The Ultimate Guide To Sensory Processing Disorder
by Lindsey Biel.
Lindsey Biel is the author of Sensory Change and an expert in Sensory Processing Disorder. She started as an occupational therapist working in the school system in New York City.
I had such a range of kids I was working with, some had hand writing issues, some had physical disabilities some were on the autism spectrum. I worked with a real range.
What really cut across all of these kids were these odd quirky sensory issues that they were having, so she wanted to get a handle on this because they effected so many children . She even recognised some of her own sensory issues so she became interested in and started pursuing this.
Lindsey wrote her first book “Raising a Sensory Smart Child” in 2005 with the mother of a child that she was seeing through early intervention .
It was revised in 2009 and a major revision with a lot of new material recently.
What is Sensory Processing Disorder?
Lindsey tends to not use the word "disorder" and prefers challenges.
It's not an official diagnosis - bit it's very very real none the less.
We all first learn about the world through our senses, even in utero a baby moves through space touches and hears and once born sees things. Sensory processing is how the child takes all these little bits of information and transforms them into meaningful messages, so he or she knows how to behave and how to respond appropriately to what's going on in the environment.
Because of differences in neurological wiring, some kids, teens and even adults don’t take in and use this sensory info in an expected way.
So they might have out of proportion responses to certain sounds or bright lights or smells or kinds of touches or movement challenges.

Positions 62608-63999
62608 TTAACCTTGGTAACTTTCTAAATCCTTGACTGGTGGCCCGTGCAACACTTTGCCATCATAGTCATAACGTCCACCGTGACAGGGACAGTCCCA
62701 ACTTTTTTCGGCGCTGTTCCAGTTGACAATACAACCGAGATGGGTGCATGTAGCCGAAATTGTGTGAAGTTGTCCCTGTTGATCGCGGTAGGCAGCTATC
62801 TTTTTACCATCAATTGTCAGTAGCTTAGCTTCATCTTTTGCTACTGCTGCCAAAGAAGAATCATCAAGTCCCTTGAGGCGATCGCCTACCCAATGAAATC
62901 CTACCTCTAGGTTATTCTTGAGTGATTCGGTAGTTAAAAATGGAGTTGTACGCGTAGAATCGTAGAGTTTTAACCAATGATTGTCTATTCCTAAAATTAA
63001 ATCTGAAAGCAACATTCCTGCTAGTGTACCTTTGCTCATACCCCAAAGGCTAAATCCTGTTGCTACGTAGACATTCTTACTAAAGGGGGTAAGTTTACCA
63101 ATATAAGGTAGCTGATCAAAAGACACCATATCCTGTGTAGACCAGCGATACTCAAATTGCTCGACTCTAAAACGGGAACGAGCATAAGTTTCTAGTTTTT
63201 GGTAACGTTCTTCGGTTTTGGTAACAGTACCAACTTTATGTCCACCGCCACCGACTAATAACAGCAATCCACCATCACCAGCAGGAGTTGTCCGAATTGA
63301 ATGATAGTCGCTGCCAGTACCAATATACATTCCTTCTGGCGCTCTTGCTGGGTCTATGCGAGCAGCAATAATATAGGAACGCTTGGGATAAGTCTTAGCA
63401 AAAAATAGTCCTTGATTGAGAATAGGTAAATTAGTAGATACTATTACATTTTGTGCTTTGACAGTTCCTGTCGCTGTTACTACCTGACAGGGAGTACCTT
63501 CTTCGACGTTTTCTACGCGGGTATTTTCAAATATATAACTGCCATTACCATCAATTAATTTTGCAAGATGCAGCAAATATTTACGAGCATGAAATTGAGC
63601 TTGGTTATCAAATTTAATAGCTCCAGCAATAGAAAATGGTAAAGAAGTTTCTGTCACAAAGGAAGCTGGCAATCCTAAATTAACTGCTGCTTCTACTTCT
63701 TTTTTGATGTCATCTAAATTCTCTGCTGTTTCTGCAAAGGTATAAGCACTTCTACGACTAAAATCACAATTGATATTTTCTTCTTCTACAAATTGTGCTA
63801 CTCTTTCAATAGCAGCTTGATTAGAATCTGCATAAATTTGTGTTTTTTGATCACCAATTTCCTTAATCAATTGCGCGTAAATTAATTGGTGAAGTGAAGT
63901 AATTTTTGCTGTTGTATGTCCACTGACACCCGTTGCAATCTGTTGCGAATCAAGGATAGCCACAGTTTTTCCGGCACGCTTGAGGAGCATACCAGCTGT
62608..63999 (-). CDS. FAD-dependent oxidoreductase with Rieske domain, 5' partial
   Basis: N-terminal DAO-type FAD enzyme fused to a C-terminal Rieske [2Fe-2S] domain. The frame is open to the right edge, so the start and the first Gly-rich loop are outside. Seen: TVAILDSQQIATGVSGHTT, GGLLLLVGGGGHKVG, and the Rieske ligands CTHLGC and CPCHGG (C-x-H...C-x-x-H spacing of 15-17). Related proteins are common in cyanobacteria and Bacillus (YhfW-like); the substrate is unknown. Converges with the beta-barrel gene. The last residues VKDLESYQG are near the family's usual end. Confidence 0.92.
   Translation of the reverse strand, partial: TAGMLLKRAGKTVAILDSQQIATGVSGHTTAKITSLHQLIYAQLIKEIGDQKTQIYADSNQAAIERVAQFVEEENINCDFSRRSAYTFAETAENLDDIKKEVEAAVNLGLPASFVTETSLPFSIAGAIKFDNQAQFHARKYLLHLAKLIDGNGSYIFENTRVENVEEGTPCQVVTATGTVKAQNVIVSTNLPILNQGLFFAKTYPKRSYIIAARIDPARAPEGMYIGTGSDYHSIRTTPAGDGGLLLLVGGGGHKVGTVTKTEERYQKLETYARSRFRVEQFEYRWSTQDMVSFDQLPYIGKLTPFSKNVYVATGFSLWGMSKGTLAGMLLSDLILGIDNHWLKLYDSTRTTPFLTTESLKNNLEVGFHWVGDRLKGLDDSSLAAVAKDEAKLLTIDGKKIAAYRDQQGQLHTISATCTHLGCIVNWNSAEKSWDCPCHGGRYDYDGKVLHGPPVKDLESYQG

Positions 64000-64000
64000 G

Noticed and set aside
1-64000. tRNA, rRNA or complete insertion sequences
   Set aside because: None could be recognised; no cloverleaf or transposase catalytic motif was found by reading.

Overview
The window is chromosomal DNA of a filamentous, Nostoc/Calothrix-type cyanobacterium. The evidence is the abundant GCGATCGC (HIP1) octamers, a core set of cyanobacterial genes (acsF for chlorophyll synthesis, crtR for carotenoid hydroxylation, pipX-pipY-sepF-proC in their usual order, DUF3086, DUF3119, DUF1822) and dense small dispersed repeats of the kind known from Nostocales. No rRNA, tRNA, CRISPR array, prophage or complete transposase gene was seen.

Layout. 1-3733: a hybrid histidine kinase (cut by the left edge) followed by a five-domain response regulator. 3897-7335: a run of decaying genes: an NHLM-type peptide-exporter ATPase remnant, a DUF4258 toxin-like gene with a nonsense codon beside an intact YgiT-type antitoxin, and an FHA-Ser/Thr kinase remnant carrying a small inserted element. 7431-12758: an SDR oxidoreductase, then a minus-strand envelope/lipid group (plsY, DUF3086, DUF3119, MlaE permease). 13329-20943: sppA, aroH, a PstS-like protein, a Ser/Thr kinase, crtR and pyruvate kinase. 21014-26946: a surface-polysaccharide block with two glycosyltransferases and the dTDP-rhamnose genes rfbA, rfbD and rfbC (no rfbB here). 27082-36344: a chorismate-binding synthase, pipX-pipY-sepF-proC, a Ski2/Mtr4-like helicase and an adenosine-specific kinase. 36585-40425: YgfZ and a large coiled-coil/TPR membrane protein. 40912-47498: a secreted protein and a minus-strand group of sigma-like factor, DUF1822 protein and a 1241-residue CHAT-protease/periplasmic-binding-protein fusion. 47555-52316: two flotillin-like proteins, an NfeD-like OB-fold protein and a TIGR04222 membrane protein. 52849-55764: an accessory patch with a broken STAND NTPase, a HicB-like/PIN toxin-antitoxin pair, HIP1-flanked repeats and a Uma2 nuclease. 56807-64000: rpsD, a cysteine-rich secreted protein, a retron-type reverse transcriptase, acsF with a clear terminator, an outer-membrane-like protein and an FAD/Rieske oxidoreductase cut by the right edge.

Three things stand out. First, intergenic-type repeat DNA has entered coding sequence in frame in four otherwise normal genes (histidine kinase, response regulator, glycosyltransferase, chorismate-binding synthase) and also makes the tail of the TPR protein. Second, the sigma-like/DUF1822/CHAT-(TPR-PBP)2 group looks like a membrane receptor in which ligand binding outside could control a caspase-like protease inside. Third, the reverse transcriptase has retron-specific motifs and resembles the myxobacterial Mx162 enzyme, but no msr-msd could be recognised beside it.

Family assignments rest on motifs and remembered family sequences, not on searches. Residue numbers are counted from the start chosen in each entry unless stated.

So they may have unusual reactions to these things.
They may some develop delays as a result because they are not getting the sensory feedback that is necessary to develop in a typical way.
They may have difficulty with motor movements, muscle tone or running. It can really effect all of those developmental skills.
Kids can be hyper sensitive to things like textures, seems in socks may be intolerable, certain sounds that are not that loud can be over noxious to a child.
Some kids can be under sensitive or Hypo sensitive they need a lot ore input to really register on their input.
Some might be a mix of both and it depends on their influences, how well they are sleeping , eating, how many demands are put on them. That determines how a child manages their sensory world.
The Five Senses
Most people learn about the 5 senses in school.
1) The Touch system
What do you feel, where do you feel it and is it a dangerous feeling?
Think about light touch, gently tap on the surface of your skin - that is light touch.
This information travels on your skin up to your brain.